My choices were also affected by the fact I just use auto mode 90% of the time, so a DSLR would be a little wasted on me.

    In the end it wasn't a hard choice and I wound up with a Canon SX50HS. 50x zoom with optical stabilisation. 1080p recording. ~600 grams I believe. Paid $300.

    Want me to put up a short clip of zooming in on some fallow at 1km, just to give you an idea what a bridge camera will do?
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  9. #9
    Member gadgetman's Avatar
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    Quote Originally Posted by StrikerNZ View Post
    Really comes down to your uses for it.. Mine was pretty much solely to be a hunting camera, so zoom and weight with HD video ability were really what I was shopping for. Interchangeable lenses a la DSLR are good for getting optimum image quality.. but it's a pain to carry multiple lenses, and good luck changing them out with dirty/bloody hands or when something pops out of the scrub just in front of you after taking a shot of the opposite ridge.

    My choices were also affected by the fact I just use auto mode 90% of the time, so a DSLR would be a little wasted on me.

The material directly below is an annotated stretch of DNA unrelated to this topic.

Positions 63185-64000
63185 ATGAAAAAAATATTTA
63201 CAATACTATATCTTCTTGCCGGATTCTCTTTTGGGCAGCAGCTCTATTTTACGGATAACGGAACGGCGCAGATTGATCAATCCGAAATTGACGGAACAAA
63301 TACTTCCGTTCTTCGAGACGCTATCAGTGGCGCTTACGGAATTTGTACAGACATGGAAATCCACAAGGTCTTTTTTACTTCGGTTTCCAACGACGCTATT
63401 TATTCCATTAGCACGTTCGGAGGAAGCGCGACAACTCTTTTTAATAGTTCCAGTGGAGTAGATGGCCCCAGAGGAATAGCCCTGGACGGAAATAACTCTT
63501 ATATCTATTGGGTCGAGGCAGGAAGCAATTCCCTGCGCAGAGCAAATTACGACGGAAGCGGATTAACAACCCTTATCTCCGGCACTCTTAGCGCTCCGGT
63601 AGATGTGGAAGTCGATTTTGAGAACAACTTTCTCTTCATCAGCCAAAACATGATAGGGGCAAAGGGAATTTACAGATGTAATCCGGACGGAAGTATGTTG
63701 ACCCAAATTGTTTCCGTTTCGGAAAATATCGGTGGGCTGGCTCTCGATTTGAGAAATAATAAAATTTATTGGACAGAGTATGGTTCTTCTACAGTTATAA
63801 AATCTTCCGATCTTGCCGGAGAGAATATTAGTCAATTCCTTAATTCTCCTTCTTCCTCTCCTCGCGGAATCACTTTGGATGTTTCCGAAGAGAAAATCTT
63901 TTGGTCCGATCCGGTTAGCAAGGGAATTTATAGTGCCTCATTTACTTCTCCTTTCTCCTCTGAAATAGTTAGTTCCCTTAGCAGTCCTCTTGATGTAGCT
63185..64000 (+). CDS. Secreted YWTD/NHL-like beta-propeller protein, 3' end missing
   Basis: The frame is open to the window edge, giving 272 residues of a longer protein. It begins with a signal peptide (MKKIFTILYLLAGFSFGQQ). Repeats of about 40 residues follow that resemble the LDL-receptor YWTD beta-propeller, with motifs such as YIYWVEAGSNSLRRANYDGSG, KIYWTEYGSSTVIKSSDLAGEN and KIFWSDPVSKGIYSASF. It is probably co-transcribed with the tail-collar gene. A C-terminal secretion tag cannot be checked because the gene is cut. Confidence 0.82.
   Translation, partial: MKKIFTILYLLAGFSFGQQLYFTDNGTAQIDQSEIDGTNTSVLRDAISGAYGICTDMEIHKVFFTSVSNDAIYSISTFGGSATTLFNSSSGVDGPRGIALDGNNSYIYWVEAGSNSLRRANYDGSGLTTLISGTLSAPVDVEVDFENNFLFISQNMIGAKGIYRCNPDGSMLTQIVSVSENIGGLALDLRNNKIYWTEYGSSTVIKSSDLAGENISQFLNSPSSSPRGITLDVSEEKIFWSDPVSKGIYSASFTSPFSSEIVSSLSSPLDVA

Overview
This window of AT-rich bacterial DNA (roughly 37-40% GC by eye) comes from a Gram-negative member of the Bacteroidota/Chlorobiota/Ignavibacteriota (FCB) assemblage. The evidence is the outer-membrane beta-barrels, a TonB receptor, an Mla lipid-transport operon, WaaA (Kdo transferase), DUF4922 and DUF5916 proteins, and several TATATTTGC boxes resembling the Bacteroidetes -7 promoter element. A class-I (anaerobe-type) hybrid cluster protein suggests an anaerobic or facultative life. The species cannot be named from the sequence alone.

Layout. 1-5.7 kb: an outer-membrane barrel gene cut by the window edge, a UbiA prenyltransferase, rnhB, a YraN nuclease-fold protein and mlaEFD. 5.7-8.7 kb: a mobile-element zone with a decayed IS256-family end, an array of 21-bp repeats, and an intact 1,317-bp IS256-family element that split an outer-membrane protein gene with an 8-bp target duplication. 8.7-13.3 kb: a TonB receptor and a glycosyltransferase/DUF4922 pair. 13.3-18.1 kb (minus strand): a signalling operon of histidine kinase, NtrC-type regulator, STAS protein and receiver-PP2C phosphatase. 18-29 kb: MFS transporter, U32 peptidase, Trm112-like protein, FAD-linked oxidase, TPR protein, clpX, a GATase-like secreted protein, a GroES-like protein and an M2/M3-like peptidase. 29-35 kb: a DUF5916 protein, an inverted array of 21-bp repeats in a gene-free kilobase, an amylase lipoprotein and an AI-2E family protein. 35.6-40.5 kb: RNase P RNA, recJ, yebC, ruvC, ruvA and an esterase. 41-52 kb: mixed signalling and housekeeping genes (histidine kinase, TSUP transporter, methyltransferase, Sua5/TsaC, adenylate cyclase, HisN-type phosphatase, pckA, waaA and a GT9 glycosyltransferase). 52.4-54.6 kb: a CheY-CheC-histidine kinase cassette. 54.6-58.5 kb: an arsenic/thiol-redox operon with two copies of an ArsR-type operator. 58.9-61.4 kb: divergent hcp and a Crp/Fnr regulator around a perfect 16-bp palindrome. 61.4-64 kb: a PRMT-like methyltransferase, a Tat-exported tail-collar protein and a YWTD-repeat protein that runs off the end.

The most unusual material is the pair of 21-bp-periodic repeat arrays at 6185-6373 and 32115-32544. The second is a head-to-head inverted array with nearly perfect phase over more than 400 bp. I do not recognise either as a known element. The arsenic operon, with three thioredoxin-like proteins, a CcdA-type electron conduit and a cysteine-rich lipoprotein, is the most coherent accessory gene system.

In the end it wasn't a hard choice and I wound up with a Canon SX50HS. 50x zoom with optical stabilisation. 1080p recording. ~600 grams I believe. Paid $300.

    Want me to put up a short clip of zooming in on some fallow at 1km, just to give you an idea what a bridge camera will do?
    That is pretty much my thinking. Also one of the four cameras I'm considering along with the Canon SX40 HS, Panasonic FZ70 and Panasonic FZ200. The Panasonics are winning marginally on performance but there it bugger all in it. Panasonic have faster continuous and video shooting.
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  10. #10
    Member Matt2308's Avatar
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    I have the SX60HS and a couple of friends have the SX50HS.
    I think either would be a great choice.

  11. #11
    Member zimmer's Avatar
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    @gadgetman Have a look here for reviews Digital Photography Review: Digital Photography Review
    Probably the best site on the earth for info.
    Will not help with what type you go with perhaps.
    I too have a camera of your vintage along with dedicated flash, extra lens etc - not even worth selling as a school camera. All stored away unloved now in a large camera bag.